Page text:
First Glance: After Dark Originals (coming September 2010)
Came across this item on www.shocktillyoudrop.com and find it pretty interesting. Regular readers know I have a have a love-hate relationship with the After Dark Horrorfest. The movies that are bad (The Final) are REALLY bad; but the good ones (Dread, Zombies of Mass Destruction, Mulberry Street) are REALLY enjoyable. But I need to respect the people at After Dark for at least offering some original genre movies. I’d rather watch a crappy original flick than a crappy remake any day!! I’ve included the original text in it’s entirety.
Source: Ryan Rotten, Managing Editor @ www.shocktillyoudrop.com
[After Dark] Originals has culled eight directors and screenwriters, some familiar, some new to the horror scene and some who have worked with After Dark in the past. And as Solomon describes it, the banner marks a natural evolution for the company.
“During the acquisitions for the past Horrorfests, we’ve worked with so many great young filmmakers and read so many great scripts,” he explains from New York. He’s just returned from Bulgaria where he supervised the finishing touches on an Original production. “There’s always a give and take, you love this, you don’t like that. So why not figure out a way to give some of these guys an opportunity and make eight new films every year? That was the impetus. Take it to the next level. Still do the festival and the acquisitions, but move into the originals.”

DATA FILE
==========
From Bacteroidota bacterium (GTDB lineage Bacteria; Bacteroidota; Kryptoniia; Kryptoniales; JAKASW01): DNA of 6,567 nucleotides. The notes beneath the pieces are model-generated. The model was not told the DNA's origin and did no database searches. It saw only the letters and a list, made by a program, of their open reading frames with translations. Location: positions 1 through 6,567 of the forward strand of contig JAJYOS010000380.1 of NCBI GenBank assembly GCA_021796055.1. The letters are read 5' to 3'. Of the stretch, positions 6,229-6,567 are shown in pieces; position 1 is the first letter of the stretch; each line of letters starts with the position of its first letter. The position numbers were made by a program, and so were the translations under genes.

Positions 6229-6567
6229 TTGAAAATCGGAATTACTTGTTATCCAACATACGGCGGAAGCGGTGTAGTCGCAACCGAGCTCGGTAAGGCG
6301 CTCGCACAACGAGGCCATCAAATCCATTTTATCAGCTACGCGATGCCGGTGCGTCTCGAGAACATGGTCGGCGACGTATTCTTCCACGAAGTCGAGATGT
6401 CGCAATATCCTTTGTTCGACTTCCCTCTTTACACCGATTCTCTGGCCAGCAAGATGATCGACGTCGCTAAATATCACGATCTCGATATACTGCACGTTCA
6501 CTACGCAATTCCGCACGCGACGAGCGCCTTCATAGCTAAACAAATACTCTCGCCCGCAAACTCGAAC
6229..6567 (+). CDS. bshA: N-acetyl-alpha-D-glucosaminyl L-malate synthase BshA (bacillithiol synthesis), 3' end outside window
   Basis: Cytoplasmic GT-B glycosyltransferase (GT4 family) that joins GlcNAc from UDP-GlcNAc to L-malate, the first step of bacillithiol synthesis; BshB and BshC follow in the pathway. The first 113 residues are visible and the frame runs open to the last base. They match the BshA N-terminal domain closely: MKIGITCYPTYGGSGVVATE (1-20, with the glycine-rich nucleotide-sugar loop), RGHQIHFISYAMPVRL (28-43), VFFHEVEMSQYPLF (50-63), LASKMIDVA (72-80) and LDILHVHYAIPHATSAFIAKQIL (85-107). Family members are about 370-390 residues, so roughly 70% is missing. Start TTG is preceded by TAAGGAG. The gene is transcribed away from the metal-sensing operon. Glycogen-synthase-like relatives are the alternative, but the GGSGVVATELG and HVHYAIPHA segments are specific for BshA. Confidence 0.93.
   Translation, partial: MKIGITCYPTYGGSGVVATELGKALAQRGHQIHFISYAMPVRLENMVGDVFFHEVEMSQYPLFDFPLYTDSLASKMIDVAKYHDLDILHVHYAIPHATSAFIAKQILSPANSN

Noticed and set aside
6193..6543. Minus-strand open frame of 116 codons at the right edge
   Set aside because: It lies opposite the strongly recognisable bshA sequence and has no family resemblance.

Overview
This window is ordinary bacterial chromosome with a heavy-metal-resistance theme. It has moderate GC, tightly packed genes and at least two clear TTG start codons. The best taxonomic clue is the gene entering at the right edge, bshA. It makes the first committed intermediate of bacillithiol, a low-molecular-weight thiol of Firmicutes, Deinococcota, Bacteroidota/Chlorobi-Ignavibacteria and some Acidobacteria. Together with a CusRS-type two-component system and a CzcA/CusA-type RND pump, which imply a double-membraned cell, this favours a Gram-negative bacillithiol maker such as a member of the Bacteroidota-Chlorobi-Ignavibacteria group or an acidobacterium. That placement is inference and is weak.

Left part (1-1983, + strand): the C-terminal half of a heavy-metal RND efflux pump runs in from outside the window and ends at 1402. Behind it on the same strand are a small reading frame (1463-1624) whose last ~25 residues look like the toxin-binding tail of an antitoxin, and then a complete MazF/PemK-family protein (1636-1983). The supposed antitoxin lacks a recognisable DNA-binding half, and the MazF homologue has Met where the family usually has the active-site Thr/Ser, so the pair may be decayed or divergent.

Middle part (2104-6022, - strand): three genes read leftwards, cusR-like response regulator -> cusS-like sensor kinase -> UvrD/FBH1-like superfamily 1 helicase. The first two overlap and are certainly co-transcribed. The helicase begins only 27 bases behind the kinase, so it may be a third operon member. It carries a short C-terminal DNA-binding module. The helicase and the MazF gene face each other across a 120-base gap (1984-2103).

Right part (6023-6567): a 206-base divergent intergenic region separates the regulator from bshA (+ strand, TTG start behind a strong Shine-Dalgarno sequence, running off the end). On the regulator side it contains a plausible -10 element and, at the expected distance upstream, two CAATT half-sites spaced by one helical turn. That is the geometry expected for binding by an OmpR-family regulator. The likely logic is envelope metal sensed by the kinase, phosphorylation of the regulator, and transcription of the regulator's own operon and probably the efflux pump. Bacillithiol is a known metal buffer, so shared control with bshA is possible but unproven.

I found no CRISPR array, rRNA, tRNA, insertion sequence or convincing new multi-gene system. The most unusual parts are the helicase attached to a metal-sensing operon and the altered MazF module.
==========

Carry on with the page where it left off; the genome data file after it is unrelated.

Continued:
The eight films currently in the works will debut in September – and are currently being promoted via flyers enclosed in DVD copies of the films that comprise Horrorfest 4. Another eight films – wave two – roll in July.“We always do eight for whatever reason,” Solomon laughs. “To do all eight – shoot, post-production, market – it takes a year. We haven’t picked the scripts or directors for the next eight, but we need to start now to get into production.”
As for the first wave, not much is known about the films other than the talent involved, so Shock Till You Drop has asked Solomon to break down some of the titles for us.
Scream of the Banshee: “We were just in Bulgaria doing the opening sequence set during medieval times. This is one of our co-productions with SyFy. Two of the eight Originals are co-productions with SyFy. We co-developed the stories with them and brought in a writer and they worked with us to pick the filmmaker [in this case Steven Miller of Automaton Transfusion]. They get approval over the cast and work with us. Many of the Horrorfest movies have played on SyFy so they’ve become a good partner. They’ve given us bit more money so that makes it a bigger film. It’s a creature horror film because it’s SyFy. They don’t want just a suspense movie, but it’s really within their mold.”